Though serum is optimal for AQP4-IgG testing, occasionally physicians submit only CSF for testing. A previous study, based on our first-generation indirect immunofluorescence assay compared the frequencies of AQP4-IgG in serum and CSF. The positivity rate was greater for serum alone than for CSF alone.(6) However, testing of CSF was helpful when the serum was negative. Detection of AQP4-IgG in CSF allowed unambiguous distinction of NMO from MS. CSF testing offered the additional advantage of generally lacking the nonorgan-specific IgG autoantibodies (eg, antinuclear, antimitochondrial, and smooth muscle) that are common in serum of patients with NMO and also with classic paraneoplastic autoimmune disorders. Recent AQP4 FACS analysis of paired CSF and serum samples from 66 patients submitted for AQP4-IgG testing reveals a slightly better detection rate in serum (n=59) compared with CSF (n=55). All 7 patients who tested negative in serum also tested negative in CSF.

Reference Values Describes reference intervals and additional information for interpretation of test results. May include intervals based on age and sex when appropriate. Intervals are Mayo-derived, unless otherwise designated. If an interpretive report is provided, the reference value field will state this.


Interpretation Provides information to assist in interpretation of the test results

A positive value is consistent with a neuromyelitis optica spectrum disorder (NMOSD) and justifies initiation of appropriate immunosuppressive therapy at the earliest possible time. This allows early initiation and maintenance of optimal therapy.


This autoantibody is not found in healthy subjects.

Cautions Discusses conditions that may cause diagnostic confusion, including improper specimen collection and handling, inappropriate test selection, and interfering substances

A negative result does not exclude a diagnosis of neuromyelitis optica spectrum disorder (NMOSD). Recommend serum be tested if CSF tests negative and neuromyelitis optica spectrum disorder is suspected. AQP4-IgG antibodies may drop below detectable levels in setting of therapies for acute attack (IV methylprednisolone or plasmapheresis) or attack prevention (immunosuppressants).

Supportive Data

Recent AQP4 FACS analysis of paired cerebrospinal fluid (CSF) and serum samples from 66 patients submitted for AQP4-IgG testing reveals a slightly better detection rate in serum (n=59) compared with CSF (n=55). All 7 patients who tested negative in serum also tested negative in CSF.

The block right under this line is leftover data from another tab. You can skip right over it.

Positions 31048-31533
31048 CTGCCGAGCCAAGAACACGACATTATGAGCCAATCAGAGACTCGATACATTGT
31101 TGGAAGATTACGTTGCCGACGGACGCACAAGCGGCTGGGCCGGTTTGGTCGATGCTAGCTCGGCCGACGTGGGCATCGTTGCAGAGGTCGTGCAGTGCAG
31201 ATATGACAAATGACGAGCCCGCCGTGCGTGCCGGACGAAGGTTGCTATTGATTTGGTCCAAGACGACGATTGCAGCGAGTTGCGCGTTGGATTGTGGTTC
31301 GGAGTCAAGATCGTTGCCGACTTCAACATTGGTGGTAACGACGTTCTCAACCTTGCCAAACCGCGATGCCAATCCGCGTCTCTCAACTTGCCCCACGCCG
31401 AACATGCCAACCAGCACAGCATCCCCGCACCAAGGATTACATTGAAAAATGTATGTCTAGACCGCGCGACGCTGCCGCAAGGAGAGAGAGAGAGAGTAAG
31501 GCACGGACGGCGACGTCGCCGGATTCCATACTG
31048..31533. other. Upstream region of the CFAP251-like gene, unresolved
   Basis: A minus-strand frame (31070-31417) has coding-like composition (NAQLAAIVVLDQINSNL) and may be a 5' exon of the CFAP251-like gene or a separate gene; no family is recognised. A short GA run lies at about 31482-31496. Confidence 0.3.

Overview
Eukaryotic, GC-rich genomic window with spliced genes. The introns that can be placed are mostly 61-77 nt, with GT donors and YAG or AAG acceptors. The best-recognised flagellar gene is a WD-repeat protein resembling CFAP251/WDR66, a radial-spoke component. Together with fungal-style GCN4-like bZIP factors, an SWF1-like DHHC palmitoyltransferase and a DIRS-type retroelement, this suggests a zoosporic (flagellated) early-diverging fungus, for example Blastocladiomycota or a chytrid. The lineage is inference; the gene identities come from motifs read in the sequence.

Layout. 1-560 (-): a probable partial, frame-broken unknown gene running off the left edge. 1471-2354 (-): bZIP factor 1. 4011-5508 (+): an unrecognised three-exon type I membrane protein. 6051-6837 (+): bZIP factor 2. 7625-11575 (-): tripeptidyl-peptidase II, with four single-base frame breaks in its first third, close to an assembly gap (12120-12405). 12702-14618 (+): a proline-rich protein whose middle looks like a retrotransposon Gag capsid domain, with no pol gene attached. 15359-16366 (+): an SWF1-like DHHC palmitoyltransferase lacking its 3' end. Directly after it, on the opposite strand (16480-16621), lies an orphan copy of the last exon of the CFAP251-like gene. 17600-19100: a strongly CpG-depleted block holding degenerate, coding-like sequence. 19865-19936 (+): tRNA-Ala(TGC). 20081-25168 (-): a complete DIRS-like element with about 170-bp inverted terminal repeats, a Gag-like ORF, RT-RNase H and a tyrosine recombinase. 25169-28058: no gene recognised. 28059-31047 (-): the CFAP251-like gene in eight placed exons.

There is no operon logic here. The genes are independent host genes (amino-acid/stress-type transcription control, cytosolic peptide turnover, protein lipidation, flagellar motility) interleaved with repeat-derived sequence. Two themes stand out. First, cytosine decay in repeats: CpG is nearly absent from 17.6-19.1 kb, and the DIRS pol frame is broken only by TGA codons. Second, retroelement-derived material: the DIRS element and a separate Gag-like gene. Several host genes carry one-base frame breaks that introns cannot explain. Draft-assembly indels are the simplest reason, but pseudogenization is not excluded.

AQP4 FACS analysis was done for CSF samples from 26 random patients with a diagnosis of NMO. All samples except 1 were tested with our validated AQP4 cell-binding assay (CBA). A total of 18 samples (69.23%) were positive by FACS, while only 14 samples (56%) were positive by CBA. All 8 samples that were negative by FACS also tested negative by CBA.


To measure the specificity, AQP4 FACS analysis was done for CSF of 27 patients with the diagnosis of normal pressure hydrocephalus. None of the samples were positive by this assay (specificity=100%).

Clinical Reference Recommendations for in-depth reading of a clinical nature

1. Wingerchuk DM, Lennon VA, Lucchinetti CF, et al: The spectrum of neuromyelitis optica. Lancet Neurol 2007;6:805-815

2. Lennon VA, Wingerchuk DM, Kryzer TJ, et al: A serum autoantibody marker of neuromyelitis optica; distinction from multiple sclerosis. Lancet 2004;364:2106-2112

3. Pittock SJ, Weinshenker BG, Lucchinetti CF, et al: Neuromyelitis optica brain lesions localized at sites of high aquaporin 4 expression. Arch Neurol 2006 Jul; 63(7):964-968

4. McKeon A, Lennon VA, Lotze T, et al: CNS aquaporin-4 autoimmunity in children. Neurology 2008 Jul 8;71(2):93-100

5. Apiwattanakul M, Popescu BF, Matiello M, et al: Intractable vomiting as the initial presentation of NMO. Ann Neurol 2010 Nov;68(5):757-761

6. McKeon A, Pittock SJ, Lennon VA: CSF complements serum for evaluating paraneoplastic antibodies and NMO-IgG. Neurology 2011 Mar 22;76(12):1108-1110